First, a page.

Ecuador. Violent protests erupted after President Lenín Moreno announced in early October that subsidies on fuel prices would be removed. Initially, the transport workers’ union was protesting, but the protests were soon dominated by the indigenous people’s umbrella organization Conaie. The riots lasted for 12 days with eight casualties, more than 1,500 injured and just over 1,000 people arrested as a result. Moreno declared a 60-day state of emergency and took refuge in the port city of Guayaquil. After mediation by the UN and the Catholic Church, the decision was withdrawn and protests ebbed. The decision was intended to save the Treasury $ 1.4 billion per year and was initially part of an agreement with the International Monetary Fund (IMF) and a condition for obtaining a loan of $ 4.2 billion from it. In the aftermath of the protests, several supporters were apprehended by former President Rafael Correa (2007-17), who was accused of exploiting the unrest to stage a coup to regain power. At the end of November, President Moreno tried to push through a new reform package with, among other things, raised taxes of the equivalent of $ 700 million, but it was stopped by the opposition in Congress.
- ABBREVIATIONFINDER.ORG: Click to see the meanings of 3-letter acronym and abbreviation of ECU in general and in geography as Ecuador in particular.
On April 11, President Moreno decided to withdraw the political asylum granted by former President Correa to WikiLeaks founder Julian Assange, who has been at Ecuador’s Embassy in London for almost seven years. Assange was immediately arrested by British police. The case quickly became a political explosive in Ecuador and Correa attacked Moreno and criticized him for cowardice.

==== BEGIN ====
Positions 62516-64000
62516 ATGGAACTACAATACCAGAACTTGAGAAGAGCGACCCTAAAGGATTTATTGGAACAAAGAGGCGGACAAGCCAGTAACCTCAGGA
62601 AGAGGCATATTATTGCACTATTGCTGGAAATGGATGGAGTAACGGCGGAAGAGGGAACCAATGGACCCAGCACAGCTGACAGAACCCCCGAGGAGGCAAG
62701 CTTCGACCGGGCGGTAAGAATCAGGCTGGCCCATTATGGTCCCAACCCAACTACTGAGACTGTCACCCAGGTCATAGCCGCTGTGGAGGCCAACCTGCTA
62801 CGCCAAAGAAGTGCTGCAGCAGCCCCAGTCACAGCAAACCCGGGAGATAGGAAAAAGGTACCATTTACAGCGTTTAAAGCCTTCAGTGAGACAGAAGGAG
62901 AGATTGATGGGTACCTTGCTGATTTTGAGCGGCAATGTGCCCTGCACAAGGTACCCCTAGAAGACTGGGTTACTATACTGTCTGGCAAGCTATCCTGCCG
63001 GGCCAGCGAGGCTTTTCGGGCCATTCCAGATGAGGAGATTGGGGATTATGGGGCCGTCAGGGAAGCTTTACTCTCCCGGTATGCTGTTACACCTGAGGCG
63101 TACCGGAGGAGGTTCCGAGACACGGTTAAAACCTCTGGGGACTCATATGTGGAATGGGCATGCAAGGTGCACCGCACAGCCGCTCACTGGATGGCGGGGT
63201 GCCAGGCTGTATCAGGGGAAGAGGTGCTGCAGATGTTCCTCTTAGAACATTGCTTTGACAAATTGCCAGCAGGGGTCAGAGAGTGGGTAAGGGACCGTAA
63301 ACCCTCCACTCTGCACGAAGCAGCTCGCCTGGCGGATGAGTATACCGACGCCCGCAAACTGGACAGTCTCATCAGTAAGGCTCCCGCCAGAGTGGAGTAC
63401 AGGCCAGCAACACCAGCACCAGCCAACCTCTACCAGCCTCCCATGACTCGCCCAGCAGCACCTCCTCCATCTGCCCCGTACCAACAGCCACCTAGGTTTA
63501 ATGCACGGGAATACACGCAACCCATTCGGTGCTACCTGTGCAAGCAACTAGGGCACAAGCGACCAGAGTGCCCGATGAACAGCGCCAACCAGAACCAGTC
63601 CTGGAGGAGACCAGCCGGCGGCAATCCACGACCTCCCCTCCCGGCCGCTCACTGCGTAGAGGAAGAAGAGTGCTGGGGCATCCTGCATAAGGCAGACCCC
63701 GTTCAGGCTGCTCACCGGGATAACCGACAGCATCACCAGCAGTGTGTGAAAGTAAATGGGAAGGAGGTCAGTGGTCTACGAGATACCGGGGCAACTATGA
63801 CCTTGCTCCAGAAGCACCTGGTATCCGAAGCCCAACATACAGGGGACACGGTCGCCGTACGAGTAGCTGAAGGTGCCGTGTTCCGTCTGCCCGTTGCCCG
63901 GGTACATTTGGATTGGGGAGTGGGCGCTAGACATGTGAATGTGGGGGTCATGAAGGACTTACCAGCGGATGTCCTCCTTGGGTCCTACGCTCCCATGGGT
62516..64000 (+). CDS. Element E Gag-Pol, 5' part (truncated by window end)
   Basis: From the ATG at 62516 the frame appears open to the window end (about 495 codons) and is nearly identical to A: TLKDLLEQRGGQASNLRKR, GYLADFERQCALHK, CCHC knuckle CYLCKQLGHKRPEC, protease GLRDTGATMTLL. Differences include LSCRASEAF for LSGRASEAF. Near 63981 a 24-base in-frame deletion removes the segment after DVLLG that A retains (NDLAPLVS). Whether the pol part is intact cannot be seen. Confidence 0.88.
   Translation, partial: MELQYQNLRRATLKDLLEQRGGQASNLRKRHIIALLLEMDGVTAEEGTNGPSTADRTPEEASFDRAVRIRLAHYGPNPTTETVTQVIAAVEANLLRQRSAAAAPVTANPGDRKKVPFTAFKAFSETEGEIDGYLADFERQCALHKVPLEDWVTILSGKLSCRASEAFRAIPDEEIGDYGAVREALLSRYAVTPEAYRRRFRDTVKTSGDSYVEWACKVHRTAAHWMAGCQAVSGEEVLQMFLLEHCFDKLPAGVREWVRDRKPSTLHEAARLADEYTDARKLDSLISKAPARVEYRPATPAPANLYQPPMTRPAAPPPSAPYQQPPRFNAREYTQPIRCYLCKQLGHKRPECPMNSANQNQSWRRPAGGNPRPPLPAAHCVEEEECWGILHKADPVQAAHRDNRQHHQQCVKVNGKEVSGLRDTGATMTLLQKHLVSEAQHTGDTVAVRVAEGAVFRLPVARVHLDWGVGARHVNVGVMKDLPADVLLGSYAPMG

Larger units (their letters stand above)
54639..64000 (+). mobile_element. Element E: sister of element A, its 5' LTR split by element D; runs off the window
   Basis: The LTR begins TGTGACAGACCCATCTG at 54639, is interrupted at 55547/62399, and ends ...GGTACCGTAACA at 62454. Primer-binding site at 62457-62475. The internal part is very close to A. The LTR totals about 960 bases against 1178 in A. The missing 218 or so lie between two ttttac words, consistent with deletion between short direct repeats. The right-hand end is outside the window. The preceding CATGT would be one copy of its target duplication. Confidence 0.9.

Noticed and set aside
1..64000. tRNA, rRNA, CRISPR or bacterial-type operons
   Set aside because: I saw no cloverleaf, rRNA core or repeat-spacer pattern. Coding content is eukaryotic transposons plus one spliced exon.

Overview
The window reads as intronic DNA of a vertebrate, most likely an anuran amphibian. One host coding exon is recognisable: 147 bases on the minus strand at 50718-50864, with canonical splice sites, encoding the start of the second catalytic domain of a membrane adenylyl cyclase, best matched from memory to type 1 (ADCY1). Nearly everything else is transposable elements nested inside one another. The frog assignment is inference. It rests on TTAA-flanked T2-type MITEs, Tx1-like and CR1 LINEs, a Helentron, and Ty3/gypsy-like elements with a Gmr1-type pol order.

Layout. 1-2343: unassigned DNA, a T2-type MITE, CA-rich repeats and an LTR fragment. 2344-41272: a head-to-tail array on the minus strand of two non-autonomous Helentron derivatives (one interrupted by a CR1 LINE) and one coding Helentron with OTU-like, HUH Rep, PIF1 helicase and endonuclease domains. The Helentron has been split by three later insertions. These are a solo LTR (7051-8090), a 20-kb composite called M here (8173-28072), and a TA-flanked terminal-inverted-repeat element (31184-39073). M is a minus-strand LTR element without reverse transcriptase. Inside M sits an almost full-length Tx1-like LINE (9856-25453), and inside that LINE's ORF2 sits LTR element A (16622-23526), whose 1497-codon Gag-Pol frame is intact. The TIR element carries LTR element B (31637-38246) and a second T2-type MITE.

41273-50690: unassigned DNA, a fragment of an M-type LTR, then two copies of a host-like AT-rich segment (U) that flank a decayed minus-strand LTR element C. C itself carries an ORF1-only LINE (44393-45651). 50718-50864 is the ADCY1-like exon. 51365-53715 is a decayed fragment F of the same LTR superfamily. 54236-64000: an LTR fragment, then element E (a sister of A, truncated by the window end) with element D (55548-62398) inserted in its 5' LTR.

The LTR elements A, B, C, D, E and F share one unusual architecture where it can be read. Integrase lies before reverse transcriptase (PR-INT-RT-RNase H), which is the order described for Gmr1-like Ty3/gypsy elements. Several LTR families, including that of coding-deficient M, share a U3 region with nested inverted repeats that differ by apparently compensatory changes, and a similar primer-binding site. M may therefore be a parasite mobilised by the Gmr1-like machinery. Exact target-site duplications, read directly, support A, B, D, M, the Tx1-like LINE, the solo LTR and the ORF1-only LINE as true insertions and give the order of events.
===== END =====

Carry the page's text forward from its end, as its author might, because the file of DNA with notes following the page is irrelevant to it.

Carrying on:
The government coalition Alianza País (AP) lost big in the municipal elections held on March 24. AP lost in eight of the ten municipalities they won in the 2014 election and failed to win in any of the country’s three largest cities. A supporter of President Correa won in Quito, and also in Guayaquil and Cuenca won candidates from the opposition.
Ecuador – Quito
Quito, capital of Ecuador; 1. 6 million residents (2010). Quito, located 2 850 meters above sea level. in the Andes, is the country’s political and cultural center, but also a significant industrial city with the manufacture of textiles, consumer goods and handicraft products. Like other Latin American cities, Quito has grown strongly and has a large poor population living in slums in the center or in townships on the periphery of the city. The center of Quito, with its churches and monasteries in the Baroque style, traces the Spanish colonial period. See insidewatch.net for Ecuador history and culture.
The oldest city center was declared in 1979 by UNESCO as part of the World Cultural Heritage. Important memorials are besides the cathedral (inaugurated in 1572 and later remodels), the Jesuit church of La Compañia (1605–1765) and the church of the monastery of La Merced (1700–34).
Originally the center of the kingdom of Quitu, Quito was the principal place of the cara people in the 11th century. The city was incorporated in the Incarriage in 1487 and conquered in 1534 by the Spanish Sebastián de Benalcázar, who named it San Francisco de Quito. The following year, the Franciscan Order established a monastic school for sacred art, which together with the university (founded in 1769) contributed to Quito’s status as one of Latin America’s foremost cultural cities.
According to Countryaah, the population of Ecuador in 2019 was 17,373,551, ranking number 67 in the world. The population growth rate was 1.690% yearly, and the population density was 69.9535 people per km2.